First in a Three-Part Series:

Electric Transportation Unreliable Future?

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Gas-n-Go vs. Recharge of EV

Try finding one of these fancy recharging stations in a remote corner of the U.S.

By Dexter Liu

Editor’s note: A regular contributor to this newspaper, Mr. Liu holds multiple patents and is well-qualified to tackle this complex subject.

USA – Those considering buying an electric vehicle (EV) should do some serious research, perhaps even some soul searching. For example, did you know that driving your new EV to grandma’s for Thanksgiving may require more intense trip planning and more travel time than you’re used to? That’s because after buying into what you’ve been told is the “future of transportation,” you now need to factor usable range and battery recharging times into your travel plans.

Your new electric wheels will subject you to a level of trip-planning strategy you’ve never before experienced. Politicians promise to build a more extensive EV-charging infrastructure (paid with your tax dollars), but how soon until the lines at charging stations become an intolerable nuisance? Some of us remember long lines at the pump during President Jimmy Carter’s gas crisis.

It certainly seems the whole world is told to jump onboard the EV band wagon, however, keep in mind recharging EVs takes a lot longer than pumping gas. Nevertheless, going electric means you’ve now joined the exclusive club of “socially responsible e-motorists!” Of course, this elite group pays for the privilege by living with an affliction known as “Range Anxiety.” 

True, the onboard e-smarts helps you plan trips better than the ole’ Rand McNally, but on those extended road trips you had better pack a few more pairs of underwear for those extra nights waiting to top off your battery!

A typical public charging station is a “Level 2” charger. It’s better than the basic “Level 1” that comes with the initial EV purchase and plugs into a standard outlet at 110 or 120 volts. That option could take more than 48 hours to charge an EV with a 200-mile range.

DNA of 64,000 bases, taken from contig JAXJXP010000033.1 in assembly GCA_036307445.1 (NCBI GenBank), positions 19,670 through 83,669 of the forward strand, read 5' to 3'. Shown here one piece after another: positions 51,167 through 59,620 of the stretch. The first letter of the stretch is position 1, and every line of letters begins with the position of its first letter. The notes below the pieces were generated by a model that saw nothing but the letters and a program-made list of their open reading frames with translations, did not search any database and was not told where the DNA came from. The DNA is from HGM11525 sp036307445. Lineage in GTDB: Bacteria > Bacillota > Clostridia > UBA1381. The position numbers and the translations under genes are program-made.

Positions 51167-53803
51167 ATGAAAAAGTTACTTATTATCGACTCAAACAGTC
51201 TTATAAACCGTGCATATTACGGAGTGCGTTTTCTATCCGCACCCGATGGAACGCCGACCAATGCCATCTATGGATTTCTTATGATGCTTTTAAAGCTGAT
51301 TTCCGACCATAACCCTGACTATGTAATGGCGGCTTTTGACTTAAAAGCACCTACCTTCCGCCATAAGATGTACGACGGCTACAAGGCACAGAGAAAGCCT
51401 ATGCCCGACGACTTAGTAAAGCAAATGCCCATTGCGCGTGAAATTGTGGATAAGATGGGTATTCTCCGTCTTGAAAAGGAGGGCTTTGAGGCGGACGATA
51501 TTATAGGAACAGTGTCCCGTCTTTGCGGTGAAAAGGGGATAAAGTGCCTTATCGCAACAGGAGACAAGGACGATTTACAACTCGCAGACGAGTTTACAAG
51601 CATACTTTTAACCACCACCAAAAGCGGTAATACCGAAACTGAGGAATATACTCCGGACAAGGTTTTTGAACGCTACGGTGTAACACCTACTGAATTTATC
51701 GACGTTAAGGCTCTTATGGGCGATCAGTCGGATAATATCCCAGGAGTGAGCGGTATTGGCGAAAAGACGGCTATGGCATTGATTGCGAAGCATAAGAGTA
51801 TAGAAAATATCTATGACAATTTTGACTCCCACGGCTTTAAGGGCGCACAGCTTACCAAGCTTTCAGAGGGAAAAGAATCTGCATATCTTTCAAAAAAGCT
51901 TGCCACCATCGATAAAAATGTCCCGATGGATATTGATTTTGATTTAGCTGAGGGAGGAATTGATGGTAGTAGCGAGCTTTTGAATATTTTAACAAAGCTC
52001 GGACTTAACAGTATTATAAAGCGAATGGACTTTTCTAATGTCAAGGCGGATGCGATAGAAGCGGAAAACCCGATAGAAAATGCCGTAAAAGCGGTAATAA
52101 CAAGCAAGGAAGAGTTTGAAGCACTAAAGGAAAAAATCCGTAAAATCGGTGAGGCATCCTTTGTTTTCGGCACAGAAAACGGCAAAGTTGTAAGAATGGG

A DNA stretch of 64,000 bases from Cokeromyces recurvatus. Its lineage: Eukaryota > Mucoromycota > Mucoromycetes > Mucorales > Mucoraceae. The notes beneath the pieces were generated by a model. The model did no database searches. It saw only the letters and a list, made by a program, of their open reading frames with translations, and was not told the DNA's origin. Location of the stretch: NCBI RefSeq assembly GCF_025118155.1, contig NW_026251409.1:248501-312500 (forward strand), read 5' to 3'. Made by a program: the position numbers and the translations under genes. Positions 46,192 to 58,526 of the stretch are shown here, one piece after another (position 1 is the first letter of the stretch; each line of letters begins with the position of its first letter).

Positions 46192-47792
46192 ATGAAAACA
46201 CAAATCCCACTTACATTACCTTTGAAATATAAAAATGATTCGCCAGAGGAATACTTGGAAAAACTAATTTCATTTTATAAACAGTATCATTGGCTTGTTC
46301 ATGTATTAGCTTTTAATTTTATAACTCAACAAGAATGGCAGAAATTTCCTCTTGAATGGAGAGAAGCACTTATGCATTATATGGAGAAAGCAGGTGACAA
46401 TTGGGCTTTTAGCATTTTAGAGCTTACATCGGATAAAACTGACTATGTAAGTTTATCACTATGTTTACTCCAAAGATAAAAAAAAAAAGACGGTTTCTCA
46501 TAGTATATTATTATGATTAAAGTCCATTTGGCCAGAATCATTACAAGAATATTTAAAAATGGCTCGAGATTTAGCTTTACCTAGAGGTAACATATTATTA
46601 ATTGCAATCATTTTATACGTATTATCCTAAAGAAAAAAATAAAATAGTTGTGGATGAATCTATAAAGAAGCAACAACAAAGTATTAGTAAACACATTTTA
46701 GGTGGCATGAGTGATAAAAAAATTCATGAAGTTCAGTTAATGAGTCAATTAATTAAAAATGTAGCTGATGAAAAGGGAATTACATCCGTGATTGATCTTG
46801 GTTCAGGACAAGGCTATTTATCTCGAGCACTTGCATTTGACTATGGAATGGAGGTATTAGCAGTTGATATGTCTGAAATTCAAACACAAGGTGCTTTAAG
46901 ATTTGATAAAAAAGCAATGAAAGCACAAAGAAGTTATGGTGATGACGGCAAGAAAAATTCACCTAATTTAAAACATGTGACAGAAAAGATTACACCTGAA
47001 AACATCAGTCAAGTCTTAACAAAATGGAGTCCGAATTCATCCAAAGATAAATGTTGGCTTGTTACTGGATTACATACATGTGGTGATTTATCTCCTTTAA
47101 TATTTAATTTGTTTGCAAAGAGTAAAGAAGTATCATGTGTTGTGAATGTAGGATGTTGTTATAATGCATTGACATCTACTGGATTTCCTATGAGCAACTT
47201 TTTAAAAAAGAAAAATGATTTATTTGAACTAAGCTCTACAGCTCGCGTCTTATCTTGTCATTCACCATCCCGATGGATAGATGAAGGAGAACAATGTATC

A Level 2 charger, rated at 240 volts at 40 amps, is considerably better but still requires overnight charging to replenish a depleted battery – typically between 9 to 15 hours. Recharging times for entry level EVs can be 3 hours with an average 80-mile range, so on a Level 2 Charger, a full charge takes approximately 3 hours. A Level 2 charger requires one hour to produce just 22 to 25 miles of range. 

It’s important to note that range calculations and recharging times may vary wildly depending on a host of other factors like traffic, weather, temperature, terrain, driving styles, full or partial loads, etc., because each of these elements may put a whole new wrinkle in calculating your range estimates. Suffice it to say, you’ll need to be on your toes and do the math to make it home without getting stranded. 

With upscale luxury EVs, range can be more than 200 miles. The new Audi e-Tron GT is one example. With more battery range comes more charging time! For instance, the charging time for a depleted battery with a 200-mile range is 9 hours. The higher capacity luxury EVs like the Tesla Model S with a 405-mile range will take 16 hours on a Level 2. The new Lucid Air which claims a range of 520 miles will require more than 20 hours of charging time when its battery is depleted. 

Those are significantly long recharging times unless, of course, you use the Level 3 “Super Charging Stations.” These chargers are commercial grade (too costly for most private homes) and much more expensive to run – so they are mostly provided by dealerships or institutions for their EV fleets. These chargers are capable of topping off a standard EV battery in one hour! But, did you know they actually shorten the useful life of your battery? 

That’s because the rate at which the Super Charger “forces” the juice into your lithium-ion battery cells overheats them and accelerates deterioration, thus shortening its useful life. A typical EV battery has an average life expectancy of seven to nine years, but frequent Super Charger use can significantly shorten that life.

Battery life is definitely something to consider, particularly when replacement batteries are very expensive with entry level replacements running north of $5,000 to $7,000. Batteries for the luxury EVs may cost $10,000 to $13,000 (or more). Higher end models like the Tesla Model S could even run between $20,000 to $35,000!

The greater the range, the more kilowatt hour (KWH) capacity is required, which comes at a  greater cost. Currently, the cost per KWH is averaging $150. Shopping for a used EV? Be wary of the battery’s remaining life. Replacing one in a used EV (that you thought was a bargain)  may turn out to be quite a costly disappointment. The temptation is to search for cheap aftermarket replacement batteries, but word to the wise, you may be quite literally taking your life in your own hands when you risk non-factory spec sub-standard batteries that may be unreliable – or even defective – making them dangerous. 

More about those scary battery fires later!